January 1980

Recovery Without a Diuresis After Protracted Acute Tubular Necrosis

Arch Intern Med. 1980;140(1):133-134. doi:10.1001/archinte.1980.00330130135036

To the Editor.  —Recovery of acute tubular necrosis is usually heralded by a diuresis. The following case of protracted acute tubular necrosis as a result of gentamicin sulfate and cephapirin sodium therapy is submitted because of the interesting finding that recovery took place without a substantial diuresis.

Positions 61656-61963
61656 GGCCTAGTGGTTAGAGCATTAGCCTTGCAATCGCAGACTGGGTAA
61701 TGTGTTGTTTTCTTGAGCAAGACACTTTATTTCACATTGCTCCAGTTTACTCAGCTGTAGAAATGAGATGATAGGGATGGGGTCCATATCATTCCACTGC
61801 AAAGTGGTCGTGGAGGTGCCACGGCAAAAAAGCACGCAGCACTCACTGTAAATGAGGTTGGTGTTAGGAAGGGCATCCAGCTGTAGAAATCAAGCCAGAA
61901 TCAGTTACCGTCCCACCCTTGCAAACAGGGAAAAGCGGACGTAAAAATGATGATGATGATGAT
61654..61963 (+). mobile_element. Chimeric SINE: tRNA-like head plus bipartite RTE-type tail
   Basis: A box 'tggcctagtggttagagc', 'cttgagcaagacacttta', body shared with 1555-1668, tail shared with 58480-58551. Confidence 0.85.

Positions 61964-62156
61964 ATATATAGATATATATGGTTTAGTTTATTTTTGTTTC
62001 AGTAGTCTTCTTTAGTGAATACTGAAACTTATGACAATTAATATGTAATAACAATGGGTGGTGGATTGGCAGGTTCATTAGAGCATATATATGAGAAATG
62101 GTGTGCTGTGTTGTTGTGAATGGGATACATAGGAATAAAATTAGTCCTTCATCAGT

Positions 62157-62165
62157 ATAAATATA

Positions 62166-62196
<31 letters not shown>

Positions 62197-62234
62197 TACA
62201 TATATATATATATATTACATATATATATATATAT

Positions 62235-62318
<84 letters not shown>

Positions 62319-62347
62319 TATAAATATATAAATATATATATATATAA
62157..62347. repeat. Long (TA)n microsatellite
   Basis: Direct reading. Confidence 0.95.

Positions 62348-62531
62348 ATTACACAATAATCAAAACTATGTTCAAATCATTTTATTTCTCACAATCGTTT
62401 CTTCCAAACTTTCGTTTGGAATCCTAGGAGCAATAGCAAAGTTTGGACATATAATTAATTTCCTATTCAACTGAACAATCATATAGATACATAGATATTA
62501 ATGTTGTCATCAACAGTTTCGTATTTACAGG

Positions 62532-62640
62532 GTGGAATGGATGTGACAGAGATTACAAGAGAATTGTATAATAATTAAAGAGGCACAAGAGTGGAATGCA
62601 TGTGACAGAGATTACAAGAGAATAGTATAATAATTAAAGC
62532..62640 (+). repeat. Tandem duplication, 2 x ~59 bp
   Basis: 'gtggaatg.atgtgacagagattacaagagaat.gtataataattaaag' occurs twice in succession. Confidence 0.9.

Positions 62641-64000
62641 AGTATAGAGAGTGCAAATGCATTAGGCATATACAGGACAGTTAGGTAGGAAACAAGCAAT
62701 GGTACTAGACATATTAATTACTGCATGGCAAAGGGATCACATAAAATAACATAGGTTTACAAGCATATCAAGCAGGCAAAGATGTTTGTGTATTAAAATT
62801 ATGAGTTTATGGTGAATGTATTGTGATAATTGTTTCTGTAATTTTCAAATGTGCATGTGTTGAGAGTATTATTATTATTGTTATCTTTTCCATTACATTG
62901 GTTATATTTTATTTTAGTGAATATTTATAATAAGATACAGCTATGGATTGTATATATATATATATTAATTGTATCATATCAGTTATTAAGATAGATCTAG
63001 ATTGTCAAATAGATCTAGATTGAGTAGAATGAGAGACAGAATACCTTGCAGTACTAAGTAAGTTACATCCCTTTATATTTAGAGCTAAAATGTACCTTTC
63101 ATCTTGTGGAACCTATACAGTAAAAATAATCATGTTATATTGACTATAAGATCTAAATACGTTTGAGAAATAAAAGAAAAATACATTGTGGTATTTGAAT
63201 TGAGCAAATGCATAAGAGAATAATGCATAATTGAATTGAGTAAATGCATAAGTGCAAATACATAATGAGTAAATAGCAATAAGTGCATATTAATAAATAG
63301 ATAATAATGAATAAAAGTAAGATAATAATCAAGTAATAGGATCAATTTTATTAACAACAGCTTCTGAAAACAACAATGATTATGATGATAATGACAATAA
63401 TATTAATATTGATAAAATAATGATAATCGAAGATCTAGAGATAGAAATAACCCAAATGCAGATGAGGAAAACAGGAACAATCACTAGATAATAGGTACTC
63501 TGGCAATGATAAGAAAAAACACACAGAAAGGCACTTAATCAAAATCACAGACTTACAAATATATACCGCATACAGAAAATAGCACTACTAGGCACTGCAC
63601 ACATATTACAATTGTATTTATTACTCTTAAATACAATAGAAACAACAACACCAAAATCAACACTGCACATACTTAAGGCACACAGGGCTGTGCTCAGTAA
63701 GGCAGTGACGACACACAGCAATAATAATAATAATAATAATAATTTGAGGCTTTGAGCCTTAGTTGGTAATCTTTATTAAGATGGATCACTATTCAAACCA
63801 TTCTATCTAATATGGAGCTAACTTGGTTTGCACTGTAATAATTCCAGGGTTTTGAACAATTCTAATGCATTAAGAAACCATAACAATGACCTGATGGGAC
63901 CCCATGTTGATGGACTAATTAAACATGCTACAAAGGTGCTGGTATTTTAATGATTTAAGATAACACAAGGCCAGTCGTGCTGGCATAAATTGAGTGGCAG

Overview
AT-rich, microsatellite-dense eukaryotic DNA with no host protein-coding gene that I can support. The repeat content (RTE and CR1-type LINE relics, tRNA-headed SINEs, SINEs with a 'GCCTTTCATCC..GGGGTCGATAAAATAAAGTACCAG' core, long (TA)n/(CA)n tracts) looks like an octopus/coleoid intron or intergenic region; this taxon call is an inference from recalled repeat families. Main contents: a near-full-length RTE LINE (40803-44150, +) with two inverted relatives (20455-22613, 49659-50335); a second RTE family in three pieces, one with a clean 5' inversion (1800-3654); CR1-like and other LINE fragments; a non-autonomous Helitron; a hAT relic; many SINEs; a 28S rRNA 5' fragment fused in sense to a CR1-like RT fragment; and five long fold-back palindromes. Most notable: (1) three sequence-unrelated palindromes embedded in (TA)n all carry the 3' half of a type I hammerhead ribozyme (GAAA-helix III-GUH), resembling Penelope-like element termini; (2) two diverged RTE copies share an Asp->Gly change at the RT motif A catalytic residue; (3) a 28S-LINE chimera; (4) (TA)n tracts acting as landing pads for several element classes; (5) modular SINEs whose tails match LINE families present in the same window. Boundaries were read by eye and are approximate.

Report of a Case  —On Feb 25, 1977, a 53-year-old woman was admitted after an automobile accident, having sustained multiple pelvic fractures and bilateral knee injuries. During the second hospital week, torn ligaments in both knees were repaired. Approximately nine weeks later, on May 8, fever developed, and 80 mg of gentamicin sulfate was administered every eight hours for an infected surgical wound. Cephapirin sodium therapy, 1 g every six hours, was added on May 11 after isolation of Citrobacterfreundi from the wound and because of persistent fever. The infection was drained on May 14 and fever subsided in three days. On May

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